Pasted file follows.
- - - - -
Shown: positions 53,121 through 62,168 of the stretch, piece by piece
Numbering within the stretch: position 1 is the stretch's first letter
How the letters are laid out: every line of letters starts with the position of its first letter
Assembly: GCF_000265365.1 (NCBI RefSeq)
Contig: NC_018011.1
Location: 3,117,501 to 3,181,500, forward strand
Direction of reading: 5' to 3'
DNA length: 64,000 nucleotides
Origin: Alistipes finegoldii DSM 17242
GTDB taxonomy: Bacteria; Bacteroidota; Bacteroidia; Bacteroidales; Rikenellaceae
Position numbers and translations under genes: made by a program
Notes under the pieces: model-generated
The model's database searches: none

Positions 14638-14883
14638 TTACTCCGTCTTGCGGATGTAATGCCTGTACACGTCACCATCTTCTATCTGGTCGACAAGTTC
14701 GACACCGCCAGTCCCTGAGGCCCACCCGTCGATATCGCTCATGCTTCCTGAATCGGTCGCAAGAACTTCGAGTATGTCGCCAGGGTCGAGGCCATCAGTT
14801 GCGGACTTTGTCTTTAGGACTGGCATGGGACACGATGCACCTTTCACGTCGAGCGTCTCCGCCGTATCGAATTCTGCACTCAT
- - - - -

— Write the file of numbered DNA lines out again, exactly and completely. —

Shown: positions 53,121 through 62,168 of the stretch, piece by piece
Numbering within the stretch: position 1 is the stretch's first letter
How the letters are laid out: every line of letters starts with the position of its first letter
Assembly: GCF_000265365.1 (NCBI RefSeq)
Contig: NC_018011.1
Location: 3,117,501 to 3,181,500, forward strand
Direction of reading: 5' to 3'
DNA length: 64,000 nucleotides
Origin: Alistipes finegoldii DSM 17242
GTDB taxonomy: Bacteria; Bacteroidota; Bacteroidia; Bacteroidales; Rikenellaceae
Position numbers and translations under genes: made by a program
Notes under the pieces: model-generated
The model's database searches: none

Positions 14638-14883
14638 TTACTCCGTCTTGCGGATGTAATGCCTGTACACGTCACCATCTTCTATCTGGTCGACAAGTTC
14701 GACACCGCCAGTCCCTGAGGCCCACCCGTCGATATCGCTCATGCTTCCTGAATCGGTCGCAAGAACTTCGAGTATGTCGCCAGGGTCGAGGCCATCAGTT
14801 GCGGACTTTGTCTTTAGGACTGGCATGGGACACGATGCACCTTTCACGTCGAGCGTCTCCGCCGTATCGAATTCTGCACTCAT